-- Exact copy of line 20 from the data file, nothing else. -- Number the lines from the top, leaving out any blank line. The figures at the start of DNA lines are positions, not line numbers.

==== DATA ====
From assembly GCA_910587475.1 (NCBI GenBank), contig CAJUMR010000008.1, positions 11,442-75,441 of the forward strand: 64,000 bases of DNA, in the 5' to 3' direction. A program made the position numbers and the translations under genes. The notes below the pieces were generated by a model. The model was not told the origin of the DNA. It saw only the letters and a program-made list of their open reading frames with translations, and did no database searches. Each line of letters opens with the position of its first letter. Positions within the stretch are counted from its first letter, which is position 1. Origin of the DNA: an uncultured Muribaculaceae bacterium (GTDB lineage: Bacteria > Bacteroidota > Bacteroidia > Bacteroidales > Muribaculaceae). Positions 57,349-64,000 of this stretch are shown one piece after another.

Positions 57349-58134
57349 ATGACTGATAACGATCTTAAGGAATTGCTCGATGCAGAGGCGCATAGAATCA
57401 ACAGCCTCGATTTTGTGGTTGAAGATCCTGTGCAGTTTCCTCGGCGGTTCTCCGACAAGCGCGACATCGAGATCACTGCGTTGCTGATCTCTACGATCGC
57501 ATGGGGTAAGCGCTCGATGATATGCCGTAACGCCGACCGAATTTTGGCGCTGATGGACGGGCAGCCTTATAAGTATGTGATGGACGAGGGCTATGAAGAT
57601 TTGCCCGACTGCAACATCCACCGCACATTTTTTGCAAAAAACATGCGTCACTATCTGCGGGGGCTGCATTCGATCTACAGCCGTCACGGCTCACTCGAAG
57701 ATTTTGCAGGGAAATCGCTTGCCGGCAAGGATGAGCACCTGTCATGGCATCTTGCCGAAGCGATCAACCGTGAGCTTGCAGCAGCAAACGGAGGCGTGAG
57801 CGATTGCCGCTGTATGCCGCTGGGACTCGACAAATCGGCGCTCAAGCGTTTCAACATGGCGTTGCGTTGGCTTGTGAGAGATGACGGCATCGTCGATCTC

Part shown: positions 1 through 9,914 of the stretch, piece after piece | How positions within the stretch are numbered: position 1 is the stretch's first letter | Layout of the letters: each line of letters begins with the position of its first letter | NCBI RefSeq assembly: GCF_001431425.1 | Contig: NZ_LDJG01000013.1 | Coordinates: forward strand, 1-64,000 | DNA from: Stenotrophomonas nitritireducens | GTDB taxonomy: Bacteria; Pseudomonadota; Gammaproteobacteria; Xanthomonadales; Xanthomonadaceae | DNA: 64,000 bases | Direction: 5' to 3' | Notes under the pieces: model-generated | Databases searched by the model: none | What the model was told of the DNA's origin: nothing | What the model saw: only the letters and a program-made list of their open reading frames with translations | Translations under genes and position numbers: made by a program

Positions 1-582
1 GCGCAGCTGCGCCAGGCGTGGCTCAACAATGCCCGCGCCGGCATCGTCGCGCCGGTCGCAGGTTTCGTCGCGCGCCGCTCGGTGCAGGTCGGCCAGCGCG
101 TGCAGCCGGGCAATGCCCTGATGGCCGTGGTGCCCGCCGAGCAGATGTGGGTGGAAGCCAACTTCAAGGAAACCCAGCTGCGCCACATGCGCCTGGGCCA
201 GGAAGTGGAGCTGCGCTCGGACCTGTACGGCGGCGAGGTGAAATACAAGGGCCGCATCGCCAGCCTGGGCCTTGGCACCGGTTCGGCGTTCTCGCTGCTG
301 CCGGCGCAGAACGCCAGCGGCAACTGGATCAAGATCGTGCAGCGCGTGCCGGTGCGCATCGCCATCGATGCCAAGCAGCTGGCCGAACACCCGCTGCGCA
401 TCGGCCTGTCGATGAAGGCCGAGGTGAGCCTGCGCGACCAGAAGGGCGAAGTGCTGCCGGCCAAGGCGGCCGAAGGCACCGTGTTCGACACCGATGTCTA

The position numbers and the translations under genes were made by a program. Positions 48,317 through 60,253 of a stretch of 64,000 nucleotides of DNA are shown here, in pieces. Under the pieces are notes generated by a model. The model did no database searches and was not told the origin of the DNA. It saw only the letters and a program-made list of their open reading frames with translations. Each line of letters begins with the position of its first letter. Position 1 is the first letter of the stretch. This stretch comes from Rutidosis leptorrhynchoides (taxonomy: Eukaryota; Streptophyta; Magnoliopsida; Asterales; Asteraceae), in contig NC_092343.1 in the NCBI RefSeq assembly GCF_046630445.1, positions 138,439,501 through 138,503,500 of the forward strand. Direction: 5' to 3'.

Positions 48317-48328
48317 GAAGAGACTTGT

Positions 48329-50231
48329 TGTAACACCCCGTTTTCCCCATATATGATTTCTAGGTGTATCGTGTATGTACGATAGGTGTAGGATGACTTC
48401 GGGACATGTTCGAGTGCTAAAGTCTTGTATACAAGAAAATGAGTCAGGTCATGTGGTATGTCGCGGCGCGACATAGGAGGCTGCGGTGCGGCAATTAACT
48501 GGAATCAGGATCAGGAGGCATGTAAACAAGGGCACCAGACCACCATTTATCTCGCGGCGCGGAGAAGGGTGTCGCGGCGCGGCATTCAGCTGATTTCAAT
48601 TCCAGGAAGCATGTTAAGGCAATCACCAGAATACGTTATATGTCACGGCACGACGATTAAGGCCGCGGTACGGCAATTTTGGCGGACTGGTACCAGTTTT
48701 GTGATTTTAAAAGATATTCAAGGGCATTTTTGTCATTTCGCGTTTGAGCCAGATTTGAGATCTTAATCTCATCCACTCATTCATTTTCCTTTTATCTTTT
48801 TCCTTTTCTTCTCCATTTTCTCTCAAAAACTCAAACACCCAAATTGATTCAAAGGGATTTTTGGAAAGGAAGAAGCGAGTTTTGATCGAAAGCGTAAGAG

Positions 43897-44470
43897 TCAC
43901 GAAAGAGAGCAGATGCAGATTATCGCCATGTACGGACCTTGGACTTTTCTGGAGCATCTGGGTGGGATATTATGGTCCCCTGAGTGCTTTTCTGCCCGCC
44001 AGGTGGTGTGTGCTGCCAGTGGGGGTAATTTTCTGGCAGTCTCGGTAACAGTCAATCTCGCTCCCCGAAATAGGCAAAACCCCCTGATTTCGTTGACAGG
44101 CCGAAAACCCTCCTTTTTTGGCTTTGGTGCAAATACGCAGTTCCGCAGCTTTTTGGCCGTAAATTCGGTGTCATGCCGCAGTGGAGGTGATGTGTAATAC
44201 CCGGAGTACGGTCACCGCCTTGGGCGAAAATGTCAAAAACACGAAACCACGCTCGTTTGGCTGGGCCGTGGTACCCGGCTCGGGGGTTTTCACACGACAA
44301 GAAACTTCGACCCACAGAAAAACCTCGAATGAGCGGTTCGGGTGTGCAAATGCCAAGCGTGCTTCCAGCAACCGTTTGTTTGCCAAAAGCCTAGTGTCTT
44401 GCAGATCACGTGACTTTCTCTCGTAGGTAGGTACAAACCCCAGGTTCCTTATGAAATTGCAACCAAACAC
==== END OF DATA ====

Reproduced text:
48329 TGTAACACCCCGTTTTCCCCATATATGATTTCTAGGTGTATCGTGTATGTACGATAGGTGTAGGATGACTTC